5. The Medicare Fraud, Prevention and Enforcement Act: prevents waste, fraud and abuse by strengthening the Medicare enrollment process, expanding certain standards of participation, and reducing erroneous payments. The bill also gives law enforcement agencies additional tools to pursue health care swindlers. It is estimated that waste, fraud and abuse in Medicare are costing taxpayers more than $10 billion per year.
6. The Homeless Children and Youth Act: expands the Department of Housing and Urban Development's (HUD) definition of "homeless" so that homeless children and families in involuntary and unstable living arrangements can access housing support services from which they are currently barred. During the 2005-2006 school year, over 60 percent or nearly 600,000 children and youth who were identified as homeless by the Department of Education did not qualify for housing support under HUD's current definition. This bill amends the HUD definition of homeless to include homeless children and youth who are already considered homeless by other federal programs.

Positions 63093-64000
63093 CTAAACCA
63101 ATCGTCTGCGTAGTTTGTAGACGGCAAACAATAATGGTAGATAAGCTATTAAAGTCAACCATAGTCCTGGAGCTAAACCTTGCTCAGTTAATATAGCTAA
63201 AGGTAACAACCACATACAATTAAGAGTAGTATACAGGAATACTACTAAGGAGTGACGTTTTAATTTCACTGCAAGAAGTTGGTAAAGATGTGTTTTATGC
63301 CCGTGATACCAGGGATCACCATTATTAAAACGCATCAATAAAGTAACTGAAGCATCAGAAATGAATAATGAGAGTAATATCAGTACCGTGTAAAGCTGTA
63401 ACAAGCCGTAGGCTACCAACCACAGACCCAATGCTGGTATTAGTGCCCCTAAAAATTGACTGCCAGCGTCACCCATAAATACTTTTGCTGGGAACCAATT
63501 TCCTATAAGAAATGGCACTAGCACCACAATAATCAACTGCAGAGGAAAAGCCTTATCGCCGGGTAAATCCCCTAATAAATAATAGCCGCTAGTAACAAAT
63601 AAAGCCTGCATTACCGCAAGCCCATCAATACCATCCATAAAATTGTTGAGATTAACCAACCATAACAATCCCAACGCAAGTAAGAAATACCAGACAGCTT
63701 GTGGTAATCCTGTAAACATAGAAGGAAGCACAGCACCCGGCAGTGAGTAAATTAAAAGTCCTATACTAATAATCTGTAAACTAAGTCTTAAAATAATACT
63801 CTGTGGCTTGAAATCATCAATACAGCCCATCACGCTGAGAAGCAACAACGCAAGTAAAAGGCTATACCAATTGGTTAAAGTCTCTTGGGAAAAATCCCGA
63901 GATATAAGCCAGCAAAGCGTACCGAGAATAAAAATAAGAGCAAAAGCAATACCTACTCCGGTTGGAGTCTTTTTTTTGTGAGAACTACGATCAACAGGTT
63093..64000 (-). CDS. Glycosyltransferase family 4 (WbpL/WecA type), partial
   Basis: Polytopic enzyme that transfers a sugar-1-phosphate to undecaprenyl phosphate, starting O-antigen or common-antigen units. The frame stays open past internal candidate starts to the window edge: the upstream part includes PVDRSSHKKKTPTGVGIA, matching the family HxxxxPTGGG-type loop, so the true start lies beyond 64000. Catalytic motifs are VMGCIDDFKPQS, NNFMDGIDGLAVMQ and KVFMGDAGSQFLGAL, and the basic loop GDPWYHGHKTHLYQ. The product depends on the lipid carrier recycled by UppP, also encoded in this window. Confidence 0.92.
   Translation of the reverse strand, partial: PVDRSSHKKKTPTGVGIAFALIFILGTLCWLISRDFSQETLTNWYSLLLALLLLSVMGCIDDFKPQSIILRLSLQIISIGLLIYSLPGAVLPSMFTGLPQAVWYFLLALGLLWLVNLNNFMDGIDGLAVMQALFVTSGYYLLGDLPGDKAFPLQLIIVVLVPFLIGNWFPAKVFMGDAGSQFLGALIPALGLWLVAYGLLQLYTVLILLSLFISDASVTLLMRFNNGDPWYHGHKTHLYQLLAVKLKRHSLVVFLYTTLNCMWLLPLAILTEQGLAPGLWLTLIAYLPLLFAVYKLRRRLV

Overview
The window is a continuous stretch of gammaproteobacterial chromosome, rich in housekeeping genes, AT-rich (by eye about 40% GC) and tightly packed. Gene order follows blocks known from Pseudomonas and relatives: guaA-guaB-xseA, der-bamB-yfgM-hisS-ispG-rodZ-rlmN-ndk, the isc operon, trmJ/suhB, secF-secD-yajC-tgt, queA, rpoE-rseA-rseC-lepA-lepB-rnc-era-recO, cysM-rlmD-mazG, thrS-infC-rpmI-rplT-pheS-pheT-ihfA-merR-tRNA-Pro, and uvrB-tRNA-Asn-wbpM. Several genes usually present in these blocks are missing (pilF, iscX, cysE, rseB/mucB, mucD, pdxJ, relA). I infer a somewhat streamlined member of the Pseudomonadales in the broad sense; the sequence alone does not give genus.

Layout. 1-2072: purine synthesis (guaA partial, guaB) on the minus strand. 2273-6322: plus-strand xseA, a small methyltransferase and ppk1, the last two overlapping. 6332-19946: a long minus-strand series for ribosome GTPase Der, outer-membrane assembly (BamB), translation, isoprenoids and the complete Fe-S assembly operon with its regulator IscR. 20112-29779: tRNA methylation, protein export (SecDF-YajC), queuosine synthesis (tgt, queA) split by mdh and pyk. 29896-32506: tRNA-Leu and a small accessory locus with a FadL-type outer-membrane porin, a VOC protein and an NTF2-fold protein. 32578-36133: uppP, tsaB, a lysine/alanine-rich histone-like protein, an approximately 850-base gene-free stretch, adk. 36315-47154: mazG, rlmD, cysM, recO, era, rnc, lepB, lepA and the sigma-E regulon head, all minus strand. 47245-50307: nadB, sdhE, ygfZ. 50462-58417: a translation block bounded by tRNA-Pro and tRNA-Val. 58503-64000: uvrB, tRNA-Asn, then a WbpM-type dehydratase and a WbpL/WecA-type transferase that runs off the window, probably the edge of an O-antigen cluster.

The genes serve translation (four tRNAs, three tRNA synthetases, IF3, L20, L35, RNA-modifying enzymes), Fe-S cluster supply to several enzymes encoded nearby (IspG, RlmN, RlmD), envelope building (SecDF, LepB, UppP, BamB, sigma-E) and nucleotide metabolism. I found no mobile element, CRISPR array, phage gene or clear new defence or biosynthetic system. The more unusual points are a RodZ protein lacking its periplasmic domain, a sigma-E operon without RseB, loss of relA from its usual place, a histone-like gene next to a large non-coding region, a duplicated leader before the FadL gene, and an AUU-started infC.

7. The Stop Mortgage Fraud Act: authorizes an additional $32 million annually for the Department of Justice and Federal Bureau of Investigation to investigate and prosecute mortgage fraud. Last year alone, mortgage fraud increased by 42 percent. Since 2000, it has grown an astounding 1,200 percent. The bill would strengthen law enforcement's ability to investigate and prosecute these cases, especially in hard-hit areas like Chicago.*